Now laws have changed and new public works projects must comply with more demanding environmental-impact assessment requirements, including limited public discussion and comment. Nevertheless, projects that have already been approved, often decades ago, are exempt. So Takao, which has inspired me to write so many times over the years, remains targeted for drilling.

A more recent white elephant to which I have returned in numerous columns is the Isahaya Bay barricade and reclamation project in Nagasaki Prefecture. The plan was widely criticized for years, but the barricade was nevertheless completed in April 1997. It is now blamed for growing problems of water-quality in the area.

One column in particular puts my first year in perspective: the one I wrote following the first-term election of Bill Clinton and Al Gore in November 1992, when many were hopeful that Rio would indeed be a turning point for environmentalism worldwide. “Just in time, political climate change seems to be sweeping Washington,” I wrote. “Environmentalists who held on during the Reagan-Bush years with white knuckles and clenched teeth are cautiously dusting off their battered optimism. The environment may have a fighting chance after all.” I, too, was a victim of misplaced ’90s optimism.

One of the good ideas I wrote about that first year, however, did blossom into a great reality. In November I introduced a small, new nonprofit organization called Global Village, established by Safia Minney and Kaoru Murata to help people live “greener, more ethical lives.” The two women, plus a college student, ran the organization as volunteers.

Today, Global Village is Japan’s leading Fair Trade advocacy NGO, with a sister company, People Tree, which is a major Fair Trade retailer based in Tokyo. The two organizations employ 33 full-time workers, and sales at People Tree topped 480 million yen in 2001. A solid balance sheet and an ethical enterprise: truly a very rare success story in Japan.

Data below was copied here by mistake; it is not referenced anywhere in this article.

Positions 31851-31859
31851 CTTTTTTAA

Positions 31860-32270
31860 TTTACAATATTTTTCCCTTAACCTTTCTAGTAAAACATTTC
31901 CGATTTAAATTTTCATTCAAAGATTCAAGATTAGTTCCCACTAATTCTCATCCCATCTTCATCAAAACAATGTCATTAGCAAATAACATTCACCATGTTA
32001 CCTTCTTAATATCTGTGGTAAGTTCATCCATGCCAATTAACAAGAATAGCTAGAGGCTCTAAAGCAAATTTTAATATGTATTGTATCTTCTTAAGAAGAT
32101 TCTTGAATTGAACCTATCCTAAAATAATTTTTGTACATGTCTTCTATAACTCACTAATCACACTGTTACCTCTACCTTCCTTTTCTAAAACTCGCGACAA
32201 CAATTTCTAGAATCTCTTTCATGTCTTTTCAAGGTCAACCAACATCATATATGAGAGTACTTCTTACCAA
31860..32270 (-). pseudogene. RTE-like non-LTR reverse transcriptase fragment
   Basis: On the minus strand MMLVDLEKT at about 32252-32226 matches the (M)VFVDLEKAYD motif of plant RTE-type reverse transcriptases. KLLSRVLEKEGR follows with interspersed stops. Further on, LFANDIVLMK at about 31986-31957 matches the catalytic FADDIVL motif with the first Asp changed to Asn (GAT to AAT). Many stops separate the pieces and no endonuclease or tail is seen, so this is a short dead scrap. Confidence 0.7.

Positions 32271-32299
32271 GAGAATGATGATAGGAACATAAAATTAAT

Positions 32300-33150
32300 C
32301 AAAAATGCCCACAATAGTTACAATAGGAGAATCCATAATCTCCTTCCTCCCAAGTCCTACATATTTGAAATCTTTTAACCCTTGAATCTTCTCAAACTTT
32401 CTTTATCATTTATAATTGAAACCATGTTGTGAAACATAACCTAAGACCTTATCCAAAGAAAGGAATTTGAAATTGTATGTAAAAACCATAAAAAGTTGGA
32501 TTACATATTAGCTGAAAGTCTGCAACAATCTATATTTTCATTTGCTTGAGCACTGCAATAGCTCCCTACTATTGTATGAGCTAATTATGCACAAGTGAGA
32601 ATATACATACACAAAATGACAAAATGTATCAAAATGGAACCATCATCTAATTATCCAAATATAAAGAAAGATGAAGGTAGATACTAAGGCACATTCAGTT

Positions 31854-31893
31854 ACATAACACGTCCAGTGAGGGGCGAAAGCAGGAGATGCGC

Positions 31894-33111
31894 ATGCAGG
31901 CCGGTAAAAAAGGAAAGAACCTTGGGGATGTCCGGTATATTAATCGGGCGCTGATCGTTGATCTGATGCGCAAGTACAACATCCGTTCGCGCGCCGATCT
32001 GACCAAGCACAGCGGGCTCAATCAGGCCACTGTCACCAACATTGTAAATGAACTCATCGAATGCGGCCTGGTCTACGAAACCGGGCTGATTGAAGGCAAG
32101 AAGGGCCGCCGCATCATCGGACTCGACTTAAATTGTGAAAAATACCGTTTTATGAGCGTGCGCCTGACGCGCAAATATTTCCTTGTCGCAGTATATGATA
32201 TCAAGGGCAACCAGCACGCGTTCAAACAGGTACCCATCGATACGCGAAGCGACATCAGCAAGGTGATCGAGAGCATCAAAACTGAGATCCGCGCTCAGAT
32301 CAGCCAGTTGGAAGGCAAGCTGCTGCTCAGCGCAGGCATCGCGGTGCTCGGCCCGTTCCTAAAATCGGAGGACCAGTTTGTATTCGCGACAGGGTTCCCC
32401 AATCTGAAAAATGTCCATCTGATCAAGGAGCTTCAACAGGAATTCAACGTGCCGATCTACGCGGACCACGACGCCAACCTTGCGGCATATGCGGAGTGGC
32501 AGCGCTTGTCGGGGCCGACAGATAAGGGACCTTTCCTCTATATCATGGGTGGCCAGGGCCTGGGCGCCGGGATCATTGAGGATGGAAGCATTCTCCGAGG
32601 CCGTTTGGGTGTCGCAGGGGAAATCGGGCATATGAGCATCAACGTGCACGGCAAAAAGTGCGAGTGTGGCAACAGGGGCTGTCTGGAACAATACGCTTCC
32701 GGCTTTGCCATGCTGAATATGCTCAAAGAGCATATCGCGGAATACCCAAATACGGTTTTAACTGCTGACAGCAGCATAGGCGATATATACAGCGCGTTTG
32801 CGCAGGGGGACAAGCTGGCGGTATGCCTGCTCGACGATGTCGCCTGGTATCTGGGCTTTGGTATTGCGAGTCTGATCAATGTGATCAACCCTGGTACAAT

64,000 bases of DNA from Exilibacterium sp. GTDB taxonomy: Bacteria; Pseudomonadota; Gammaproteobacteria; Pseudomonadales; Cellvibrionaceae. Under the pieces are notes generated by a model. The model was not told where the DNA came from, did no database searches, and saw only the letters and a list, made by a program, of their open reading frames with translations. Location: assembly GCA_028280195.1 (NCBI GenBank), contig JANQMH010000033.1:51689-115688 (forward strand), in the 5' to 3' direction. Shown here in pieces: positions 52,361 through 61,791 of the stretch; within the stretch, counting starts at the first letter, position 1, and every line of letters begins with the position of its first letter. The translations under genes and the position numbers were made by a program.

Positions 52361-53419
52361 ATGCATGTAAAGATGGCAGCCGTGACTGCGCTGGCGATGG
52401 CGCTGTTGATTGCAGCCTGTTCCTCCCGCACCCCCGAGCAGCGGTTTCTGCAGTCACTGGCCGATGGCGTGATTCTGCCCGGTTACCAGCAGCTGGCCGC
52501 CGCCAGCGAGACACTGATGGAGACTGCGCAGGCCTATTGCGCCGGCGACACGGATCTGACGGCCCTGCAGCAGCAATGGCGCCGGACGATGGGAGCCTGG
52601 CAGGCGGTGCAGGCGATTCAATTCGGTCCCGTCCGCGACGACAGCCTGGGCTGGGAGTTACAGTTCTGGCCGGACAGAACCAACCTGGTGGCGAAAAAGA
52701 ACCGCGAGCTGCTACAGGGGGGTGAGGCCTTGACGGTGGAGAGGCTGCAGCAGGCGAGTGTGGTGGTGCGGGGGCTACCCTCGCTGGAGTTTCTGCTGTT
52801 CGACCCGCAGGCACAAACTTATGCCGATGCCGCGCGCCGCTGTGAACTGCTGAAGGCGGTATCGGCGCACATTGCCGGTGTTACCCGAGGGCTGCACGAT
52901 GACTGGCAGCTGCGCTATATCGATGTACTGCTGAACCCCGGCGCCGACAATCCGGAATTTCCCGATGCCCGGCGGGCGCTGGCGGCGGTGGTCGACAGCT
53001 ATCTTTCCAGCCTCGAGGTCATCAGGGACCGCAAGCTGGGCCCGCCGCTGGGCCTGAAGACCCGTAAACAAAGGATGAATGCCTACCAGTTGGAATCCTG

But writing an environmental column has involved more than just searching for ideas. It has also attracted them, especially since e-mail arrived. At one time, letters were rare. Now the reader-writer relationship has changed dramatically, and support and abuse flow easily.

The column I wrote that generated the most mail appeared on June 19, 2000, titled “Sure, Japanese rice is expensive — you’re paying for all the chemicals.” The column explained why Japan Agriculture Cooperative (JA) profits from encouraging farmers to use chemicals on rice. It also noted that Japan is one of the world’s largest markets for agricultural chemicals. Japanese readers couldn’t believe this. My reply: Believe it.

Some highlights of the past 10 years have been the elevation of Japan’s Environment Agency to ministry status, though funding remains sorely inadequate; and the government shutdown of a private incinerator adjacent to the U.S. Navy’s Atsugi Airbase in Kanagawa Prefecture that was spewing dioxin-laced smoke across the base and surrounding community.

The greatest change for the better over the past decade, however, has been the substantial increase in popular awareness about the environment. People are getting familiar with the vocabulary and the issues, and government and industry are on notice that citizens and consumers care. Given another decade, even Takao might be saved.